BBC News has the latest:
Iranian police have arrested mourners who had gathered at a cemetery in Tehran for a memorial to those killed in post-election violence, reports say.
Opposition leader Mir Hossein Mousavi tried to join mourners at the graveside of Neda Agha Soltan, whose death became a symbol of post-election unrest.
But reports say he was forced to leave the cemetery shortly after his arrival.
Other witnesses said that mourners clung to his car, chanting “Mousavi, we support you”.
Mr Mousavi got out of his car and walked up to Neda’s grave, but was then surrounded by police, the witnesses told AFP news agency.
“Mousavi was not allowed to recite the Koran verses said on such occasions and he was immediately surrounded by anti-riot police who led him to his car,” a witness said.
“Hundreds have gathered around Neda Agha Soltan’s grave to mourn her death and other victims’ deaths… police arrested some of them … dozens of riot police also arrived and are trying to disperse the crowd,” another witness told Reuters.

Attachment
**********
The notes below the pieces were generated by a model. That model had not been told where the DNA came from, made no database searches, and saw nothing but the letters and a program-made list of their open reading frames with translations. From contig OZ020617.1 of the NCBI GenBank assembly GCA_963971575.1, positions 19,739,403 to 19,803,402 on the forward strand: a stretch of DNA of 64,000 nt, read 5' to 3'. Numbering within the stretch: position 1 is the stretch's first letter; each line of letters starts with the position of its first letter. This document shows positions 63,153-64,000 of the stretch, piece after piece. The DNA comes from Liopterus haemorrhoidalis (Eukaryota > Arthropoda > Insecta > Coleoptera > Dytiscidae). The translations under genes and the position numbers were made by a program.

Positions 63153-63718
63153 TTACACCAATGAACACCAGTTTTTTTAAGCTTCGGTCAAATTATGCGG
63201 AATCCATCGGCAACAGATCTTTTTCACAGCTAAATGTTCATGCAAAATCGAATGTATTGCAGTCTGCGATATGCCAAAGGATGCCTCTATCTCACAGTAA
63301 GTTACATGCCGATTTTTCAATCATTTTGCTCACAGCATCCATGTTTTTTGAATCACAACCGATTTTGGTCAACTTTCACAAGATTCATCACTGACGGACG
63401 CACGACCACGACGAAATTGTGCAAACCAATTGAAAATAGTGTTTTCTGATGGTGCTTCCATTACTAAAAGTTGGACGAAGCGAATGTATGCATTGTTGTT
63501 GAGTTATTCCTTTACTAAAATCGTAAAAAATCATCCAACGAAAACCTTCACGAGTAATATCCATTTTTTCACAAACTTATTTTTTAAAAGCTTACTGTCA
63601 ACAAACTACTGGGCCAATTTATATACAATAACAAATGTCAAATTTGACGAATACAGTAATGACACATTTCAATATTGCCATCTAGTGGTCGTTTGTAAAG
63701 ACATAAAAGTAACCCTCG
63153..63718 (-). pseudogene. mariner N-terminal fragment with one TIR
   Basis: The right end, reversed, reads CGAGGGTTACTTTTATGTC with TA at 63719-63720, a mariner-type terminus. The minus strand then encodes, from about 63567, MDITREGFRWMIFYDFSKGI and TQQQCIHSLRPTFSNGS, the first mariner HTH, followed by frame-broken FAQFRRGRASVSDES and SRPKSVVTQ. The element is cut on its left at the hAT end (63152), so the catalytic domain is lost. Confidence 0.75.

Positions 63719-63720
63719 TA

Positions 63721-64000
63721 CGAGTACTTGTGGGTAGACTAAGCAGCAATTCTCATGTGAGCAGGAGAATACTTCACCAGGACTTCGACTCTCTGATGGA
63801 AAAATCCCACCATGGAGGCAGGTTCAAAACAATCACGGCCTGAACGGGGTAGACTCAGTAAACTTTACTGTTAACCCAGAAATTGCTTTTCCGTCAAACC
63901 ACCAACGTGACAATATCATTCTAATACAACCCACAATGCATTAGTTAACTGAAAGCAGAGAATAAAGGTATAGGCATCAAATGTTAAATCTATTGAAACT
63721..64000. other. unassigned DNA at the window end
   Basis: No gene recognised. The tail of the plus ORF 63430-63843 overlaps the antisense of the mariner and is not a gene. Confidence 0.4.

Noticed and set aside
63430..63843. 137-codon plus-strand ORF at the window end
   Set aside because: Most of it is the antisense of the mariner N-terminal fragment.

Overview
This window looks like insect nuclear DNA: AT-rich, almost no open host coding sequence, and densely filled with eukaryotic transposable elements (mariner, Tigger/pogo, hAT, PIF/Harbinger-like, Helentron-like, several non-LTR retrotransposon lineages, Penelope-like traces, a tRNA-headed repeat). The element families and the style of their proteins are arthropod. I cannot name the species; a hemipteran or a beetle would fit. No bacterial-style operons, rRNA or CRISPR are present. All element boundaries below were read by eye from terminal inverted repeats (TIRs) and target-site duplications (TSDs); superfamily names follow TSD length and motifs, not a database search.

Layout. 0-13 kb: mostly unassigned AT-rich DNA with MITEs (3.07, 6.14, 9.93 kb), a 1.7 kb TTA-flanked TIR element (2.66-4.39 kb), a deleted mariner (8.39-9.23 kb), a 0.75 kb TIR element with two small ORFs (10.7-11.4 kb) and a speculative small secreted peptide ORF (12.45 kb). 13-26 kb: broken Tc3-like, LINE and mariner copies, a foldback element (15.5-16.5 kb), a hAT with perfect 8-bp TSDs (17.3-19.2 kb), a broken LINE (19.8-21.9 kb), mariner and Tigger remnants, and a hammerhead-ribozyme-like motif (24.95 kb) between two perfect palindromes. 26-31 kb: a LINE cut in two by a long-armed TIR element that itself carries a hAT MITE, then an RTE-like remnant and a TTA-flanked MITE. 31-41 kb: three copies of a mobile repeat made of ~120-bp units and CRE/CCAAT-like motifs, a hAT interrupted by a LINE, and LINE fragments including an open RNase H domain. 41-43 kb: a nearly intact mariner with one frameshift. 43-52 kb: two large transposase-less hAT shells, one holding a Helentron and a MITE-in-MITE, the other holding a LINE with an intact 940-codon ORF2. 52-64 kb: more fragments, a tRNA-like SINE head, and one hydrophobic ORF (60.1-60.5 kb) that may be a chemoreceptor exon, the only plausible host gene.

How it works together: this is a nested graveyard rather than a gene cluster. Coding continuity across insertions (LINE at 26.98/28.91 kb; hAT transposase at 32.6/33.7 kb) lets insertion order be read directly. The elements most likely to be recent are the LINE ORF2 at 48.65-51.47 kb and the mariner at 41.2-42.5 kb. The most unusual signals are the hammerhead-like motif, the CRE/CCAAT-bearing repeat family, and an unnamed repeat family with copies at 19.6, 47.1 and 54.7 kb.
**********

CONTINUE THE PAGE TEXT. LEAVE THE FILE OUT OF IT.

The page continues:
The occasion, called arbayeen, is a Shia Muslim event that marks the 40th day after a death. Mousavi and Karroubi had requested a permit for the gathering, but the request was denied by the Interior Ministry.
[T]he authorities are particularly sensitive about these “arbayeen” turning into political demonstrations.
That is exactly what happened during the Islamic Revolution 30 years ago in a cycle that helped lead to the downfall of the Shah, our correspondent says.
Update: A reader correctly points that although the word arbayeen is often used in Iran, the word in Farsi for the 40th day of mourning is “cheleh.”Back to top